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Oversized Loads Take Two Lanes Too Many

Interstate 495 is packed with cars 24 hours a day, traveling at speeds of 70 miles per hour or more. On Wednesday, April 17, at 9:30 a.m., two tractor trailers were towing loads that extended beyond one lane, with cars behind, flashing lights and a "wide load" sign, exasperating drivers in the morning rush hour, though 9:30 is technically outside the allotted rush hour times.

In another instance, an oversized piece of the Hubble telescope came through the area on a flatbed truck in early April but was forced to travel in the middle of the day because of restrictions on truckloads larger than normal. Then there are the beams for the interchange project that require a police escort, 21-foot-wide boats, and U.S. Army tanks destined for overseas ports.

Welcome to the Beltway.

Virginia Department of Transportation (VDOT) spokesperson Ryan Hall remembered the telescope.

"Because of the odd size of the load, it was restricted to the day, between rush hours," he said.

The tanks on the flatbeds was back in the early '90s during Desert Storm, according to Ken Jennings, director of Motor Carrier Service Operations at the Division of Motor Vehicles (DMV) in Richmond.

"We were moving tanks all day and all night," he said.

But it is not a free-for-all for these trucks, according to VDOT Interchange Information specialist Steve Titunik.

"They don't just get on the road. Once you have your route established, you have to contact the Department of Transportation in that state. You also have to have 'chase vehicles' in the front and back," he said.

VDOT gives permits for oversized loads, and the DMV handles the overweight loads.

Jennings said DMV handles the weight permits along the particular route.

"We are in charge of when they came through, adhering to the restrictions of that permit," he said.

Jennings said their guidelines for oversized trucks include trying to keep them in the right lane as much as possible, but he also indicated that there were no particular time restrictions, so a wide load on the Beltway at the height of rush hour is a possibility.

"We monitor trucks for compliance," he said.

Ryan noted the tight restrictions around rush hour on the Capital Beltway.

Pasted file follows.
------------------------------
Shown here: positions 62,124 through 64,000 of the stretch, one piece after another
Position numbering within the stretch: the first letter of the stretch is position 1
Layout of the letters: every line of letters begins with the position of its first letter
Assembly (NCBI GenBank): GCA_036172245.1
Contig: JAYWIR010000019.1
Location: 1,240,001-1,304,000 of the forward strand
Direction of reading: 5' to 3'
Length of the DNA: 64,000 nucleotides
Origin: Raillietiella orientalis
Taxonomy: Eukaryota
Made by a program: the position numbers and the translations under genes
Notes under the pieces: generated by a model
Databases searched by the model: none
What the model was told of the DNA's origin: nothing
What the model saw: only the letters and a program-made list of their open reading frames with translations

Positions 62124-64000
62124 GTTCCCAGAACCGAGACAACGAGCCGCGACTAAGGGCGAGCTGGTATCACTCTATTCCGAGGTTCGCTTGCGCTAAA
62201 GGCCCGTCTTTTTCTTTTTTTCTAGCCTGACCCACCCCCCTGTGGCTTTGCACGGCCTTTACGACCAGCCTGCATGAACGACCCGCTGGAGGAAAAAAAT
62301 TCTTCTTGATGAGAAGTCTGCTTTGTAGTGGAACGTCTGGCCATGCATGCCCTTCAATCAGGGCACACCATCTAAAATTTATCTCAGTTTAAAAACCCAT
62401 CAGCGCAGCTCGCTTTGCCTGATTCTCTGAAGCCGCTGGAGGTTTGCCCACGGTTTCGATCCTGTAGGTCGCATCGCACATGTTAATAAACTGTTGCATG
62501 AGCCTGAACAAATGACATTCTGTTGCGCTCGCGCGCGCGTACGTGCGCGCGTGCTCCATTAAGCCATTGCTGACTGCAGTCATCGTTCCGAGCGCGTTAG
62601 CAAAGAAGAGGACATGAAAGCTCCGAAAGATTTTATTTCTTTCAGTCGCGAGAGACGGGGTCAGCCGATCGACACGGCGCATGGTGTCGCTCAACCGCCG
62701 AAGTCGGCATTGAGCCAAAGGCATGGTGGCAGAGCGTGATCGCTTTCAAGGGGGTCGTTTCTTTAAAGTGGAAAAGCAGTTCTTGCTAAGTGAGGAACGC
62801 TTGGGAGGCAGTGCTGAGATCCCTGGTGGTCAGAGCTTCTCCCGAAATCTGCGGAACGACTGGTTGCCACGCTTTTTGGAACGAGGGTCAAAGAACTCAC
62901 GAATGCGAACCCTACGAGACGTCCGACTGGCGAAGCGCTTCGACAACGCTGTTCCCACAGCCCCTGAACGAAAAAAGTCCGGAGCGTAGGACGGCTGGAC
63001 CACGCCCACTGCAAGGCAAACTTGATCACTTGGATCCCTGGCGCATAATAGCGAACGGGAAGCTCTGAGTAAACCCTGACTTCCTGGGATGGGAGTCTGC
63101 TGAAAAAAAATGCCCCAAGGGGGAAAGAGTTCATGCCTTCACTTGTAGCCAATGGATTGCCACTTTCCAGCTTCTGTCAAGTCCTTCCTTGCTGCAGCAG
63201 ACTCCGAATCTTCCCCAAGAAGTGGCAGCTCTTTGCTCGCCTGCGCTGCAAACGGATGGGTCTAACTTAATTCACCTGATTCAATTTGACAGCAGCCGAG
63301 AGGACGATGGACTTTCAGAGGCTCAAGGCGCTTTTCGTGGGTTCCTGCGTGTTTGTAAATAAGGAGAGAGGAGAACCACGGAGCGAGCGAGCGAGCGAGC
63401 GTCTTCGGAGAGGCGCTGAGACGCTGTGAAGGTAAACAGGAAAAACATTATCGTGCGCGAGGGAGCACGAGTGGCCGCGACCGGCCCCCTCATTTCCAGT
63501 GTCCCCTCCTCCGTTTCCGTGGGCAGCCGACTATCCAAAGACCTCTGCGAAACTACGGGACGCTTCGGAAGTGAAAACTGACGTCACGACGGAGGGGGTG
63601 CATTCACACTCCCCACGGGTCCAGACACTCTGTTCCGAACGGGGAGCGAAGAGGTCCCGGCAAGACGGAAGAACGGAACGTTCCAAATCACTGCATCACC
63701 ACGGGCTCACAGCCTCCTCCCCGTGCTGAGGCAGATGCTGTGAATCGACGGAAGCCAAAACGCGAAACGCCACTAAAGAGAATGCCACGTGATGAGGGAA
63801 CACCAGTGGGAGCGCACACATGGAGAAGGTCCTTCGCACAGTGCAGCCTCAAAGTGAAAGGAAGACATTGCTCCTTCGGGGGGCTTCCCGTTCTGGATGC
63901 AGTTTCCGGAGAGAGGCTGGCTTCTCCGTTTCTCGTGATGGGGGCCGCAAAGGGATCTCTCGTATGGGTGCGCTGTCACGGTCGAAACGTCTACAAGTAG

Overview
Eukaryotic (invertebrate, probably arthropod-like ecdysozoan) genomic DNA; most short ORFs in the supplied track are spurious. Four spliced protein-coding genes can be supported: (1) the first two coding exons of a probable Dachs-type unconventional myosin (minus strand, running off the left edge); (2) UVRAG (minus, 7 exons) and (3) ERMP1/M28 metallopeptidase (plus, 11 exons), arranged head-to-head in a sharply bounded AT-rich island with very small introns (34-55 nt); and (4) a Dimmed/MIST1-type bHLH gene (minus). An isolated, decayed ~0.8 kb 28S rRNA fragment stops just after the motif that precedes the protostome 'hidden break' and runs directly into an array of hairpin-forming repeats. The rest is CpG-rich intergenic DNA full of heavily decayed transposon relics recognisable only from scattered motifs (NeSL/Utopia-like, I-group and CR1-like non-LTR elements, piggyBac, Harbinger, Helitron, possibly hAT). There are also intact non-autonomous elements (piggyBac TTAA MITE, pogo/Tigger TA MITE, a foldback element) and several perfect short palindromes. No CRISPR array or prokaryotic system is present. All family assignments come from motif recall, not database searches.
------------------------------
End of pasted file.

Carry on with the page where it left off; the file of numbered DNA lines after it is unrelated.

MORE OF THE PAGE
"There are time restrictions based on different criteria. They're definitely not going to be on the road at rush hour," he said.

Those restrictions included a height limit of 13 feet 6 inches, a length limit of 65 feet, and a width of 8 feet 6 inches. A standard lane is 12 feet wide. Permits and restrictions would be available for exceeding the length and width, but the height would be limited, since bridge heights are nonadjustable. An alternate route would have to be chosen.

Joel Dandrea, executive vice president at the Specialized Carriers and Rigging Association, noted the 80,000-pound limit as the average maximum weight for most roads and bridges.

"All states have various regulations. Oversized, overweight permits are issued by the permit office. There are federal guidelines," he said.

The Commonwealth of Virginia Guidelines state, "For a single-trip temporary registration or permit issued under this section, the applicant shall pay a fee of ten cents per mile for every mile to be traveled, in addition to any administrative fee required by the Department of Transportation."

According to Dandrea, there are permit companies that are contracted out that handle all the permit procedures. He said some truck companies get in touch with these companies through the state, at truck stops, on the Internet or by fax.

"They're there to provide one-stop shopping. There are hundreds of thousands of permits issued throughout the country," he said.

Richard F. Clemente, director of safety and health programs at the Truckload Carriers Association in Alexandria, handles weight restrictions on regular-sized tractor trailers but not wide loads.

"It is an issue certainly. Our guys are certainly subject to length and width issues. There are bridge formulas, axle restrictions. When you are carrying more than you should, it damages the roads and bridges," Clemente said.

According to VDOT rules, except for permits issued under ß 46.2-1141 for overweight vehicles transporting containerized freight and permits issued for overweight vehicles transporting irreducible loads, no overweight permit issued by the commissioner or any local authority under any provision of this article shall be valid for the operation of any vehicle on an interstate highway if the vehicle has one of the following:

- A single axle weight in excess of 20,000 pounds;

- A tandem axle weight in excess of 34,000 pounds;

- A gross weight, based on axle spacing, greater than that permitted in ß 46.2-1127; or

- A gross weight, regardless of axle spacing, in excess of 80,000 pounds.

Violation of any term of any permit issued under this article shall constitute a Class 1 misdemeanor.

Hall said that safety was the most important factor.

"The safety of the commuting public has the priority," he said.